Gas water heaters can be an effective means of keeping a home supplied with hot water. The energy costs from electric water heaters can be substantially higher in some areas, and these units are susceptible to power outages, while natural-draft gas water heaters are not. Calculating how quickly a gas water heater can raise the water's temperature requires a little bit of math work.
A British thermal unit (BTU) is the amount of energy needed to raise the temperature of one pound of water by one degree Fahrenheit at normal atmospheric pressure. BTUs are used as an expression of energy consumption for the purpose of comparisons between different fuels.
Tank Size and Thermostat Setting
At 62 degrees Fahrenheit, one gallon of water weighs 8.338 pounds. At this temperature, a 40-gallon water heater would have 333.52 pounds of water. If the water heater used 40,000 BTUs per hour, it would take approximately a half of one minute to raise the temperature in the tank one degree. If the thermostat is set to 122 degrees Fahrenheit, it would take approximately 30 minutes to heat the tank if all heat is transferred to the water.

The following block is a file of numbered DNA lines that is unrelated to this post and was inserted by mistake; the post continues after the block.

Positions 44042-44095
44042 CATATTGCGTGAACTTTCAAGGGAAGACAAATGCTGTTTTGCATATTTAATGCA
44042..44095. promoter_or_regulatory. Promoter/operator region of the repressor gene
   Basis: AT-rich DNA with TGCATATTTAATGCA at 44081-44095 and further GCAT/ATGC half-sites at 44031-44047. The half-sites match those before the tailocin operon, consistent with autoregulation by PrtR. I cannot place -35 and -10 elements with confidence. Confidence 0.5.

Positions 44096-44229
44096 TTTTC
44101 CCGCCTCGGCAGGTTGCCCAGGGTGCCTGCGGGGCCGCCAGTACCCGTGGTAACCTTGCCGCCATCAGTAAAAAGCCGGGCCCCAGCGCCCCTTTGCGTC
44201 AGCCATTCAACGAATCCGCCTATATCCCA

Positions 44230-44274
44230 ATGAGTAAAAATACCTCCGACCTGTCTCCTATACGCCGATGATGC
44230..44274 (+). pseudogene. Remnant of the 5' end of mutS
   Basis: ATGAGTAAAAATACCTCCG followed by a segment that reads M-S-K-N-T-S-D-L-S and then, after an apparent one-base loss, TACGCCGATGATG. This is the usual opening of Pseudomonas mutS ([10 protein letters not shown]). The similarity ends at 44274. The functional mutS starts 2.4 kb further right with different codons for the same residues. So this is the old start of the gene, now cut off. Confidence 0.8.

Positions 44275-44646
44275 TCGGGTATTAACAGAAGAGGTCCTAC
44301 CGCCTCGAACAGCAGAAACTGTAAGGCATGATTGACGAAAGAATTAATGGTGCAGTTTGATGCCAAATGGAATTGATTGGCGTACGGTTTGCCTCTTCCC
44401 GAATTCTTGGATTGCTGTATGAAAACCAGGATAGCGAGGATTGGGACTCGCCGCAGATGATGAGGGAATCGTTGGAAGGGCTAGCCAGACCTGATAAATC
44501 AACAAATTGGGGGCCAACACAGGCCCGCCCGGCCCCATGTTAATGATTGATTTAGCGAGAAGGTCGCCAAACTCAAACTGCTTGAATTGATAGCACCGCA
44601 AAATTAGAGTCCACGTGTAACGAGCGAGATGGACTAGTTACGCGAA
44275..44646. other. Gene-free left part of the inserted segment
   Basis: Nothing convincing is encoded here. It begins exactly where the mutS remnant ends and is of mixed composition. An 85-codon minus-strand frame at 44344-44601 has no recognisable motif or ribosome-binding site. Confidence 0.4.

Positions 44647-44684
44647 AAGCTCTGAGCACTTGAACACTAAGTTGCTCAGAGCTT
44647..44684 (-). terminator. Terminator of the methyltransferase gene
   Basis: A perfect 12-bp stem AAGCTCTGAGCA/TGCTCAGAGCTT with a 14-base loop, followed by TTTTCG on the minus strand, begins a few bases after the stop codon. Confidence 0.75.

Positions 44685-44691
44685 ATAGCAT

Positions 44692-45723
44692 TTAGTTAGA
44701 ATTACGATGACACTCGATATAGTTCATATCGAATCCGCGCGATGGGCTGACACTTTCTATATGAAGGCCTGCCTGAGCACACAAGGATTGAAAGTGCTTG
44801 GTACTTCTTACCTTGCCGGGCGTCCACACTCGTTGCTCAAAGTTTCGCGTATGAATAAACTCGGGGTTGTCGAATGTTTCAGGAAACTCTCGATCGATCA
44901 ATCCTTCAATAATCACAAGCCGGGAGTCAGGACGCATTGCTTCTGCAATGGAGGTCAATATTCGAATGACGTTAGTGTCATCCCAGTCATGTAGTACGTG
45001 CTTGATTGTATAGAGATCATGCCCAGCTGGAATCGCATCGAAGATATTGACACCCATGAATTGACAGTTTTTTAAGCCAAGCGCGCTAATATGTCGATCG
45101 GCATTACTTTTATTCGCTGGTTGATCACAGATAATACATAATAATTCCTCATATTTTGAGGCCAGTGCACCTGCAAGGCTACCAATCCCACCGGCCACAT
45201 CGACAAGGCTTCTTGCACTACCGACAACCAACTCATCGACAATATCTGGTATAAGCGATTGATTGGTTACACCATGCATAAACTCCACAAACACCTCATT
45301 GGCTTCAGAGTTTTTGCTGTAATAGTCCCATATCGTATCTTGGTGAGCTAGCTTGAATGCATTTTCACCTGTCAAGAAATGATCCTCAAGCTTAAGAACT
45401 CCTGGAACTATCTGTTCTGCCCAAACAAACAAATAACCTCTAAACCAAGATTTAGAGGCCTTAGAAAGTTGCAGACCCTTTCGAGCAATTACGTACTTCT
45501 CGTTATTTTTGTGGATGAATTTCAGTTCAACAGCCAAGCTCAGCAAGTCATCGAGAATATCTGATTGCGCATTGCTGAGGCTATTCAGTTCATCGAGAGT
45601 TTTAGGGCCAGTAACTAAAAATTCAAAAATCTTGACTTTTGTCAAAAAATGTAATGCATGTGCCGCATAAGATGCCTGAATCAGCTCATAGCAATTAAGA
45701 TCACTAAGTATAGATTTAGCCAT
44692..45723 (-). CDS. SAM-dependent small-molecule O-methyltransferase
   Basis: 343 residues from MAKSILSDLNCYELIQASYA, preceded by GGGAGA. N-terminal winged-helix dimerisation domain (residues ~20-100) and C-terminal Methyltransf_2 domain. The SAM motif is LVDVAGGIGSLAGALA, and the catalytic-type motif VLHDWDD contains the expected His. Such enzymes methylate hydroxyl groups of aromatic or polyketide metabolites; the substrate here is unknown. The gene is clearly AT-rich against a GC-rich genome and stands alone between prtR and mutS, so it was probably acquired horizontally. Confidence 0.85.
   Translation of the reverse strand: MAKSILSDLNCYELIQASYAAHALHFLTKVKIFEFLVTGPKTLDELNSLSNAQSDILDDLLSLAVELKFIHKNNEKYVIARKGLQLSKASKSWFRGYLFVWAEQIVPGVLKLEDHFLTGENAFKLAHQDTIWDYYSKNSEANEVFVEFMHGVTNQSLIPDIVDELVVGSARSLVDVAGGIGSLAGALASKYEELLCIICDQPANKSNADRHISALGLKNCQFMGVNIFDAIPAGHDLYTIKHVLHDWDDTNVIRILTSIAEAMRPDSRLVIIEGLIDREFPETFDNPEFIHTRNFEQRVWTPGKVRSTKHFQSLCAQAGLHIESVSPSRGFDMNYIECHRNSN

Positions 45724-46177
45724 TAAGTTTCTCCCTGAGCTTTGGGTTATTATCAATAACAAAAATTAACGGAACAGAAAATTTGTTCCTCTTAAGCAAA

If the energy efficiency of the water heater is rated at 80 percent, then 20 percent of the heat from the burners is escaping out of the chimney. Therefore, the time to reheat a 40-gallon water heater at 40,000 BTUs is augmented to approximately 36 minutes.
Age of the Water Heater
The effectiveness of the burner can be limited by the condition of the unit and build-up within the tank. If the flame is not as hot due to incorrect air to gas ratios, or there is a build-up of calcium and lime in the tank, the amount of heat that is transferred to the water is reduced, thus increasing the amount of time necessary to heat the water.